Daniel's, Thistle, & Huntington (Memorial Weekend)

My family and I got out on Saturday, hoping to continue my recent trend of good luck at Deer Creek Reservoir.  As it turns out, my favorite spots on Deer Creek aren't very conducive to family fun, especially when the wind is gusting over 30mph most of the time.

After punishing ourselves for a couple of hours there, we relocated to a more pleasant setting at Whiskey Springs picnic area in Daniel's Canyon, where the pleasant weather and lack of wind was rewarding enough.

Being the obsessed fish-hound that I am though, merely sitting next to a crystal clear stream on a sunny Saturday just wouldn't suffice.  With rod in hand, I got my feet wet and hassled the local wildlife along that short brush-choked stretch of Daniel's Creek.

Right away, a wild rainbow came to hand, but slipped away as I armed the camera.  Shortly thereafter, a couple of small browns and a cutthroat gave me some needed attention.

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Upon my return, the kids made it clear that the picnic was over, so we departed, stopping briefly at the Wallsburg Creek inlet of Deer Creek Reservoir along the way.  That stop provided quick action for freshly planted rainbows and I lost my spinner to a pretty nice one while trying to get the hook out.

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It was good to get out with the family.  Getting such a short tease on Daniel's Creek was too much to handle though and I planned on revisiting the creek the very next day for a solo trip.

As Sunday arrived, my intentions of hitting Daniel's again held strong, until my thoughts drifted toward the central part of the state, where I believed some pre-spawn cutthroat could be waiting for me.  At the last moment, I decided to point myself in that direction.

Along the route, my wandering eyes noted the clarity of Thistle Creek, along HWY 89 and a couple of prime looking fishing holes demanded that I pull over to further investigate.  Though I've driven by this creek a hundred times or more, my collective experience wetting a line in its waters would likely be less than an hour.

There's a lot of private land around Thistle Creek and it can be difficult to tell where those boundaries exist.  Also, my only other attempts at fishing the creek had left a bit to be desired, with only a couple of small fish to hand.

With the day's rather open agenda, it seemed harmless to pull over at an area that looked well-used and hike down into a fishy looking stretch, starting with a small beaver pond.  Right away, that decision proved to be a good one.

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A couple of missed bites later, the bite in that pond died and I found myself marching upstream to see what else I might find.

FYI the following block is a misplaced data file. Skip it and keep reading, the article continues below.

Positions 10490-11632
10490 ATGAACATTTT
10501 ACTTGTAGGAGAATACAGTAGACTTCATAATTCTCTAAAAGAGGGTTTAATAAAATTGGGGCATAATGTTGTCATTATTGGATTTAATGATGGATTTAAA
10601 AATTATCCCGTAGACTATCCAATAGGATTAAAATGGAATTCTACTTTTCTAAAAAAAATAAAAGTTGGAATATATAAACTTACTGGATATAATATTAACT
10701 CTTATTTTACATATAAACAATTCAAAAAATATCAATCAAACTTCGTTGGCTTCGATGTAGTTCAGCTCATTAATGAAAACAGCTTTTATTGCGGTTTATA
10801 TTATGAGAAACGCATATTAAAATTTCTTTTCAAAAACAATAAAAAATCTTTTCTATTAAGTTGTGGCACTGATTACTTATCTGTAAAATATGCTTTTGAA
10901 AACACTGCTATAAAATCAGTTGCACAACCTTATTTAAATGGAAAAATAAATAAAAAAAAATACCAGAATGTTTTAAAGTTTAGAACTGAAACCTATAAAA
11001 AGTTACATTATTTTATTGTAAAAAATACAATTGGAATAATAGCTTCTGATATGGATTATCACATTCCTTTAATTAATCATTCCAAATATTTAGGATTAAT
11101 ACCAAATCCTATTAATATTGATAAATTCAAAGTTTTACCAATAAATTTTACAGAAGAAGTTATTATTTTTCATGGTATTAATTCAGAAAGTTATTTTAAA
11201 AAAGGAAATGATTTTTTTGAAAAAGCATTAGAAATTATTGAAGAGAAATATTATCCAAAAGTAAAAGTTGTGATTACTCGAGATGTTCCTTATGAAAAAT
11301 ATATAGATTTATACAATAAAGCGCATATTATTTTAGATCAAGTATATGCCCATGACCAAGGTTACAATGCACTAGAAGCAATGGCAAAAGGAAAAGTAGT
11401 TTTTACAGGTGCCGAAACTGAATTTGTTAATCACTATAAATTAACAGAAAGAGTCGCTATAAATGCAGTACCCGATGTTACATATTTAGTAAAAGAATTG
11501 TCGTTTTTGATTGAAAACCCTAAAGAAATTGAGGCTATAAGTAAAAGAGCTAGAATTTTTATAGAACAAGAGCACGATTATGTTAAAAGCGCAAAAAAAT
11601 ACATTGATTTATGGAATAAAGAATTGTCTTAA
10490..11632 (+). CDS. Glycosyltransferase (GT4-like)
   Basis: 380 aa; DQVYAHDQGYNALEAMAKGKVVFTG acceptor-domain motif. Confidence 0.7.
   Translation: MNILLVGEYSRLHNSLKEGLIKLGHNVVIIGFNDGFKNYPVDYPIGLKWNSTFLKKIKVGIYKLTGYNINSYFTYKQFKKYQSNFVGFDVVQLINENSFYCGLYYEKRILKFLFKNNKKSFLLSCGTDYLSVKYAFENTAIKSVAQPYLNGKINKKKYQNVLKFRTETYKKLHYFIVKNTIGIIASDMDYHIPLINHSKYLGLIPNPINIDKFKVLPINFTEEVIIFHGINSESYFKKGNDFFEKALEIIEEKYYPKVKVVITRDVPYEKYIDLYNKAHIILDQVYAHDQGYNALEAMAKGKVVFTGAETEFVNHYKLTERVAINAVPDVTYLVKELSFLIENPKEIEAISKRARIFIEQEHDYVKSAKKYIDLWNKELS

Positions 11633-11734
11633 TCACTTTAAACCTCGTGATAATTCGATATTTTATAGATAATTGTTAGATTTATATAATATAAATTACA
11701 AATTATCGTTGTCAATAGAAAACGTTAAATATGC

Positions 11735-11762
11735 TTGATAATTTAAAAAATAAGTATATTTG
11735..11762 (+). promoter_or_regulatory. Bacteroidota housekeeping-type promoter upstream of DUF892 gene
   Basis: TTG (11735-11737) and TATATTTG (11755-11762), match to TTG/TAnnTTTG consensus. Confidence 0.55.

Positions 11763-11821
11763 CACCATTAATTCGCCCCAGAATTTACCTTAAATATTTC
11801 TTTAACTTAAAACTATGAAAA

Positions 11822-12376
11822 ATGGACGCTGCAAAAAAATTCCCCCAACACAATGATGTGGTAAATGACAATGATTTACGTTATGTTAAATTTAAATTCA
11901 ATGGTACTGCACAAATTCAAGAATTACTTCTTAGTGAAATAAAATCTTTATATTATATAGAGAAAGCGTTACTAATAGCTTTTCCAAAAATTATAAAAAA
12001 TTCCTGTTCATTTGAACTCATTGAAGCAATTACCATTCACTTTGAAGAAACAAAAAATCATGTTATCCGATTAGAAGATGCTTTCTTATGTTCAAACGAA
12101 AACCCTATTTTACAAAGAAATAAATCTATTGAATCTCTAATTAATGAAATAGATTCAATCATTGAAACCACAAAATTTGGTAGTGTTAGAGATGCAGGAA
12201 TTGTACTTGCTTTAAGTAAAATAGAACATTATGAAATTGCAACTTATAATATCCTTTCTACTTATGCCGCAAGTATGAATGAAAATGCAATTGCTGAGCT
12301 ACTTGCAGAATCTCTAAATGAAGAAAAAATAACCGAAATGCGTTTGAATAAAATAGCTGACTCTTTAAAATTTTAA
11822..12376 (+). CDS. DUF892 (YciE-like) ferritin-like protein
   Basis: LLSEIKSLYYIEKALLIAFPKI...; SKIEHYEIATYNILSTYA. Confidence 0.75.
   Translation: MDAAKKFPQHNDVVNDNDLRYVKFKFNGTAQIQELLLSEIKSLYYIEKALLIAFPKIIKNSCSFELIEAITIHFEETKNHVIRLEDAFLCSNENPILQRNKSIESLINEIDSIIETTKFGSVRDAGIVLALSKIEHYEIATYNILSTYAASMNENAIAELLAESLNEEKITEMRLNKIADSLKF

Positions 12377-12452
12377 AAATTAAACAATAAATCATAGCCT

Oh Thistle, how you tease me.

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The looks of that hole and the next few were just too much and I ended up happily spending the next 3 or 4 hours gleefully unhooking fish and making up for lost time between myself and this terribly overlooked stream, which I had so carelessly neglected, previously.

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Each bend gave way to another great looking stretch of water and the fish were quite cooperative, either giving chase or grabbing hold of my offering.  It was time well spent and I thoroughly enjoyed it.

Suddenly, getting to my intended destination didn't seem so important and time slowed down for me while I took note of the "little things" around me, reveling in the glory of a beautiful day.

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This beaver dam was a real treat and I hooked into really good fish below it, and in the pool itself.  Both fish, unfortunately, fought their way to freedom and I wasn't able to meet them.  No matter, I was still catching plenty of others, some of which were actually pretty nice for such a small stream.

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A small side stream entered the creek and I couldn't help but follow it for a short while.  

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Though it was nice and cold, it didn't appear to have many areas suitable for fish to hang out.  I've been surprised by less though.

Back to the main creek, I finally reached an area that appeared to be a property boundary, so I turned around and made my way back to the car, smacking one more brown along the way.

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With that behind me, it was time to finish what I had set out to do.  I made good time getting to Fairview and up the canyon, where I was pleased to see some green on the aspens.  It's the beginning of my favorite time of year, when everything gets really green and lush in the high country.  

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Up at the summit, the remaining snow appears to be fading quickly.

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Some elk were stomping about, just above Huntington Reservoir.

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Even though the snow was basically gone in the area, the gate on Miller Flat Road was still locked, which changed my plans around a little bit.  Instead of fishing my creek, given the remaining daylight, it was ultimately decided to finish off the day at Huntington Reservoir, where I was sure to find some willing tiger trout, which I did.

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I actually caught a lot of fish in a short amount of time between those sizes.  It took a little while to located them and figure out the presentation that they wanted, but soon enough, it was on.

The trick this time was to get to the far shoreline (western shore) and cast out diagonally in either direction about 15-20 feet.  For some reason, casting straight out would leave me empty, but aiming slightly to the left or right got me hits almost every cast.  I was using a Gulp! minnow on a 1/16oz jig head.

Often times, the hits would occur directly below me on the retrieve and I got to watch the scrappy little tigers swooping in and out of view.  Fun stuff!